Build a Simple Audio Amp

first-amp

[Ynze] has built an audio amplifier that looks and sounds great. His amplifier uses a National Instruments (now TI) LM3886 Overture series 68 Watt power amp. The LM3886 places [Ynze's] amp squarely in the “Gainclone” catagory. Gainclone or Chipamp are terms long used by the DIY community to describe audio amps based upon highly integrated semiconductor amplifiers. The Gainclone name stems from the original Gaincard audio amplifier sold by 47 labs. The Gaincard used less than $100 USD of parts when it was introduced in 1999. It sounded good enough to command a $3300 USD price tag on the audiophile market. The low parts count and simple construction spawned the audio DIY community to build their own versions of the Gaincard. Hundreds of variants exist now, and wading through the different versions can be a bit of a daunting task. [Ynze] found a basic design that works, and built from there.

One of the interesting things about [Ynze's] amp, as well as many of the Gainclones, is the fact that they use no circuit board. All wiring is done point to point. resistors are soldered directly to the pins of the amplifier chip. This can be some tricky soldering for beginners, but several PCB kits are available. [Ynze] built his amp in two cases. One case holds the power supply, and the other contains the amplifier itself. [Ynze] is using a large toroid transformer to drop his local 230V mains down to +25V and -25V. The amplifier circuit itself is simple – a few discrete components surround the LM3886 and it’s heat sink. [Ynze] also did some very nice carpentry work on his wood chassis. The resulting amp looks like it’s right out of the 1960’s – but hides 1990’s electronics inside.

Comments

  1. bryan says:

    for more info, go over to diyaudio.com

    there is a forum devoted entirely to chip-amps.

    while the CA’s are nice little amps, this is hardly a ‘hack’ anymore. but then, I bet there are many who have not heard of this yet. this isn’t really a ‘hack’ site anymore, but just a news/announce site of various cool projects.

    • Mental2k says:

      I came on to recommend that exact site. Great bunch of guys always willing to help. Even if if it’s just to sate your curiosity. On a related note, I have the parts on order for my first Cmoy. Should really write up some of my projects. Probably be decent fail of the week material!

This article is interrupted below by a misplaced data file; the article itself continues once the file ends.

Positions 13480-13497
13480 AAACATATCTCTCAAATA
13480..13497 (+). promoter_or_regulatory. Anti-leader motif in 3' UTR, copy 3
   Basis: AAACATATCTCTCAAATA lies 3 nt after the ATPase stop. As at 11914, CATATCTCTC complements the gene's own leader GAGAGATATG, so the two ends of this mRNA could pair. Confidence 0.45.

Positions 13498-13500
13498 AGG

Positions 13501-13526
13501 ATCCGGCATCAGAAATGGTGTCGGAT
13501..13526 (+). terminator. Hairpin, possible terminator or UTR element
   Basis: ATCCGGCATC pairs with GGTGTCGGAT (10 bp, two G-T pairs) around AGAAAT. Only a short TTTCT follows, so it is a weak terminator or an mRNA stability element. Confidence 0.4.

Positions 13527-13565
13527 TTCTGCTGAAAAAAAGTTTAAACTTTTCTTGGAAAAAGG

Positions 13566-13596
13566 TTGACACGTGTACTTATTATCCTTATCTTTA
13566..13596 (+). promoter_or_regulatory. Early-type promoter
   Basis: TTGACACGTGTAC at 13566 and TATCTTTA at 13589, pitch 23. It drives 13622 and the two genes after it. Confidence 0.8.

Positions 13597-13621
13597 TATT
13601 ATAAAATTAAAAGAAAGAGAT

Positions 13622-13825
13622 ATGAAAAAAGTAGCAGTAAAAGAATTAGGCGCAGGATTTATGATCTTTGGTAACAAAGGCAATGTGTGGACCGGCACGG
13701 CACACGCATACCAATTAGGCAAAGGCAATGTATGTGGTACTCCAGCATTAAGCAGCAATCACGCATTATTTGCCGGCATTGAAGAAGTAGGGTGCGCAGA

• dave says:

      That heatsink is a hack, but if it does the job….

  2. geahui says:

    I wish you could use arduino as a loudspeaker amplifier. It’s so funny to use and you don’t have to learn anything.

  3. prignony says:

    I did build a LM3875 based amp 10y ago, and it is still working perfectly. The sound that come out of it is much better that what I get out of my cinema yamaha amplifier.
    If you want to star with amplifier, build this one, you’ll be rewarded directly. It is easy to make you can make it work with as little as 9 passive elements. Then you have to design a good alim and you are done ;)

  4. static says:

    Way back when Radio shack carried decent smaller, component stereo, components for decent price. Looking for an option for for my desktop audio I went to look to see if they stilled carried them, to discover they don’t. While I’m not surprised there is, I didn’t realize that a community has sprung up around the audio amplifiers in a small package. I should dig out the lower power on I have in a parts box and see if I can find a spec sheet for it. Going to be either that or consider a flat screen TV “sound bar” from Walmart, depends how deep the junk box is.

  5. eggs tyrone says:

    Same here, built an LM2875 amp 11 years ago with 4 parts (5 including the LM3875) + a power supply. Still works great, sound is excellent. It is actually what got me into electronics in the first place.

  6. Galane says:

    $3,300 for an amp built from less than $100 in parts? An audiofool and his money are soon parted.

    • Danny says:

      “An audiofool and his money are soon parted”

      yeahh, that has never been a problem

      “ohh here’s my Unobtainium/meteorite/fairy dust – audio cable, the guy who sold it to me said it works as a superconductor and transport the audio faster than the speed of light, only $5000 a foot”

    • mojojoe says:

      It turns out that shielded optical cables with gold plated connectors are actually a thing. It probably helps with the alignment of the sound particles and filtering out low quality electrons.

  7. sobachatina says:

    National Semiconductor not National Instruments.

  8. sleeper service says:

    i cant see this sounding good. those chips are always a harsh sound.

  9. gabriel says:

    hardest part of any DIY Amp: sourcing large metal knobs!

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